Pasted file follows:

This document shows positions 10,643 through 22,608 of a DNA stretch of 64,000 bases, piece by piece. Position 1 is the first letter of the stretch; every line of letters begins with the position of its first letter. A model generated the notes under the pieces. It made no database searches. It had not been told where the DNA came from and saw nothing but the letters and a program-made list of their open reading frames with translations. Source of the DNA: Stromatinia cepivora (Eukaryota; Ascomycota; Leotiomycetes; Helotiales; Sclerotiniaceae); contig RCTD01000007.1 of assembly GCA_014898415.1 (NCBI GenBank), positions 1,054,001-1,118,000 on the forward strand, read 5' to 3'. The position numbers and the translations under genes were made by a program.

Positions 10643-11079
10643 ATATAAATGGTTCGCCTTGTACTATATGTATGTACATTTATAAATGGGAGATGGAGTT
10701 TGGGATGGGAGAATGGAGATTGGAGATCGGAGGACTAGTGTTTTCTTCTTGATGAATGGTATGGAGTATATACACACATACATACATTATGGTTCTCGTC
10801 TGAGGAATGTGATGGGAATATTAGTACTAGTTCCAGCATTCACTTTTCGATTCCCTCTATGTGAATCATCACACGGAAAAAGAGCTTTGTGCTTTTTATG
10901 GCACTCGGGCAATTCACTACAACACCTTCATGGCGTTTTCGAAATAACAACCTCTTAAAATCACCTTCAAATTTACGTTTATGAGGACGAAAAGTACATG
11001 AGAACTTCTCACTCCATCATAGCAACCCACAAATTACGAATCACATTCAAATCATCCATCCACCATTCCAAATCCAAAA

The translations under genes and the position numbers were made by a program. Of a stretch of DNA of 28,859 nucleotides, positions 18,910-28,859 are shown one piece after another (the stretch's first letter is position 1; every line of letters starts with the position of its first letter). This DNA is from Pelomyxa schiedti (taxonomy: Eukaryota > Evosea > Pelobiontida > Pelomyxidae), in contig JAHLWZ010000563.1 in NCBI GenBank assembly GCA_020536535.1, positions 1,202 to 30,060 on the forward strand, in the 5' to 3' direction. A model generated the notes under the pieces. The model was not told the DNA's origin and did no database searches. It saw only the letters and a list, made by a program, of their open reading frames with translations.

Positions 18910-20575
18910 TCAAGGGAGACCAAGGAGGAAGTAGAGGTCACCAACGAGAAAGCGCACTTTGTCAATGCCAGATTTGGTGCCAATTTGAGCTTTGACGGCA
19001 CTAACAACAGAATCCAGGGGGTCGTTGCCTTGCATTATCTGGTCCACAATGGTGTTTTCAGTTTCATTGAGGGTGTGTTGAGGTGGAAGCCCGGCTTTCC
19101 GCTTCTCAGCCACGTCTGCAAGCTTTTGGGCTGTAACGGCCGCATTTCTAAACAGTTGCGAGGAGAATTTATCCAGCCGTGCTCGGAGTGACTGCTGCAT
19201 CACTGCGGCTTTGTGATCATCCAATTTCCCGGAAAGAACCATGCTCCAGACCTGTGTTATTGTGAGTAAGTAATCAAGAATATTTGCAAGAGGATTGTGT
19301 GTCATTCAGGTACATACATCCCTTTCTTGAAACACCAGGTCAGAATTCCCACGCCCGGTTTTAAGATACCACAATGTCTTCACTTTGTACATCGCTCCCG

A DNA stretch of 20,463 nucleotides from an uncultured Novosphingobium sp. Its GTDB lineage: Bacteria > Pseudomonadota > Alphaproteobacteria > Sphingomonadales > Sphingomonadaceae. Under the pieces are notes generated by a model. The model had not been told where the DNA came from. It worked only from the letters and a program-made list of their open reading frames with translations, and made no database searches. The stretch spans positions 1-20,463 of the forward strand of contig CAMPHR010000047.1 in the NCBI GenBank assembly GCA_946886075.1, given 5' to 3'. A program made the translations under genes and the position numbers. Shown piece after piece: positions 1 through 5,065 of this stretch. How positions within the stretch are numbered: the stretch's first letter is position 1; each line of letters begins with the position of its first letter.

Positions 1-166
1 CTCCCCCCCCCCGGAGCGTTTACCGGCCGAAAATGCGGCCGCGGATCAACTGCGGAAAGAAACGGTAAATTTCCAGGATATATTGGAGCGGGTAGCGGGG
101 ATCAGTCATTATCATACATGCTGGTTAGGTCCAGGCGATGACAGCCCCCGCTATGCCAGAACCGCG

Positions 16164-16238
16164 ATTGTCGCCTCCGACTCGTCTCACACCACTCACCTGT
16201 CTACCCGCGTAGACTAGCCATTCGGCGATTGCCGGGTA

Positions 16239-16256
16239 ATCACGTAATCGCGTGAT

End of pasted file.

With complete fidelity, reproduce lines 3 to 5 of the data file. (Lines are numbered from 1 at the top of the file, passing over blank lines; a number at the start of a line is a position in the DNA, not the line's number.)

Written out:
10643 ATATAAATGGTTCGCCTTGTACTATATGTATGTACATTTATAAATGGGAGATGGAGTT
10701 TGGGATGGGAGAATGGAGATTGGAGATCGGAGGACTAGTGTTTTCTTCTTGATGAATGGTATGGAGTATATACACACATACATACATTATGGTTCTCGTC
10801 TGAGGAATGTGATGGGAATATTAGTACTAGTTCCAGCATTCACTTTTCGATTCCCTCTATGTGAATCATCACACGGAAAAAGAGCTTTGTGCTTTTTATG